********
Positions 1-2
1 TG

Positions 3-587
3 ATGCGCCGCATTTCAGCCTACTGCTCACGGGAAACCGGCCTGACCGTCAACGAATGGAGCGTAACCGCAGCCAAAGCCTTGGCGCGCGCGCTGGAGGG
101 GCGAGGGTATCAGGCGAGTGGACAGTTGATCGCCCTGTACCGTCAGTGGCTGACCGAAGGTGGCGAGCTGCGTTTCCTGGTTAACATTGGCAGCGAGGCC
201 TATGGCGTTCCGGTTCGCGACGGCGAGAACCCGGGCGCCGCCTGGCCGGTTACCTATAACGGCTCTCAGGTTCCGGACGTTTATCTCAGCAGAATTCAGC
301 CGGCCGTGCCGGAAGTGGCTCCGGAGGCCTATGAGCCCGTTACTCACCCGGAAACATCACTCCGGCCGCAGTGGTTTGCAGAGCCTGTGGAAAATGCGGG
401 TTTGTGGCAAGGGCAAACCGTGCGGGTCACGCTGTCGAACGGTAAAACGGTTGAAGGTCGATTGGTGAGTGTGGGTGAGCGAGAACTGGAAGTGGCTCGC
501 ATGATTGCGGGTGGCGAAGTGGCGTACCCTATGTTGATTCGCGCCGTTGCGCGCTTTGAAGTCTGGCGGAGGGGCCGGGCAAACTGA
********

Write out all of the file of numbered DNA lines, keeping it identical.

Positions 1-2
1 TG

Positions 3-587
3 ATGCGCCGCATTTCAGCCTACTGCTCACGGGAAACCGGCCTGACCGTCAACGAATGGAGCGTAACCGCAGCCAAAGCCTTGGCGCGCGCGCTGGAGGG
101 GCGAGGGTATCAGGCGAGTGGACAGTTGATCGCCCTGTACCGTCAGTGGCTGACCGAAGGTGGCGAGCTGCGTTTCCTGGTTAACATTGGCAGCGAGGCC
201 TATGGCGTTCCGGTTCGCGACGGCGAGAACCCGGGCGCCGCCTGGCCGGTTACCTATAACGGCTCTCAGGTTCCGGACGTTTATCTCAGCAGAATTCAGC
301 CGGCCGTGCCGGAAGTGGCTCCGGAGGCCTATGAGCCCGTTACTCACCCGGAAACATCACTCCGGCCGCAGTGGTTTGCAGAGCCTGTGGAAAATGCGGG
401 TTTGTGGCAAGGGCAAACCGTGCGGGTCACGCTGTCGAACGGTAAAACGGTTGAAGGTCGATTGGTGAGTGTGGGTGAGCGAGAACTGGAAGTGGCTCGC
501 ATGATTGCGGGTGGCGAAGTGGCGTACCCTATGTTGATTCGCGCCGTTGCGCGCTTTGAAGTCTGGCGGAGGGGCCGGGCAAACTGA